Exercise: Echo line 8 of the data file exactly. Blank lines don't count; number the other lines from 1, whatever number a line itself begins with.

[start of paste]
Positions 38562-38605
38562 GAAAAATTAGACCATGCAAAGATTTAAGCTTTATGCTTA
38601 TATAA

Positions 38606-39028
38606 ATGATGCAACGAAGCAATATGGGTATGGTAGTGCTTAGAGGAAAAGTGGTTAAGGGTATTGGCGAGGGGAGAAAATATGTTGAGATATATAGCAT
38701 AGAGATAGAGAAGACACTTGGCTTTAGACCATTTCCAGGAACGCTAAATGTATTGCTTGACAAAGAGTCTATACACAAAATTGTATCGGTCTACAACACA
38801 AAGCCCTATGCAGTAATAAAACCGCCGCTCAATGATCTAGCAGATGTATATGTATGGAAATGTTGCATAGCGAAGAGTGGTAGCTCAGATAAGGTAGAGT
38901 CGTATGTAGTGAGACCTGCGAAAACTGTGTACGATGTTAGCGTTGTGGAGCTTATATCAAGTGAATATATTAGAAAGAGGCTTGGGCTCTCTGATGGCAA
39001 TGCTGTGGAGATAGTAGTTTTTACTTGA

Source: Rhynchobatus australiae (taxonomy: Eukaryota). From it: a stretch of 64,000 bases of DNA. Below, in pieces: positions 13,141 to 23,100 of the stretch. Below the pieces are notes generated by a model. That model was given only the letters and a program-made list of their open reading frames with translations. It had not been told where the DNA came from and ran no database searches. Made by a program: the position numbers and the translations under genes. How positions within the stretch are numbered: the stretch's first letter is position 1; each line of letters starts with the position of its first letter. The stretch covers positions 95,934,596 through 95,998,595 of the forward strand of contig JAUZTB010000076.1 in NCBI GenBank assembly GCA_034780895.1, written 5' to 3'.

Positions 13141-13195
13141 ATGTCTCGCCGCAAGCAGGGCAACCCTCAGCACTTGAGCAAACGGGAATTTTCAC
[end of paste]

38901 CGTATGTAGTGAGACCTGCGAAAACTGTGTACGATGTTAGCGTTGTGGAGCTTATATCAAGTGAATATATTAGAAAGAGGCTTGGGCTCTCTGATGGCAA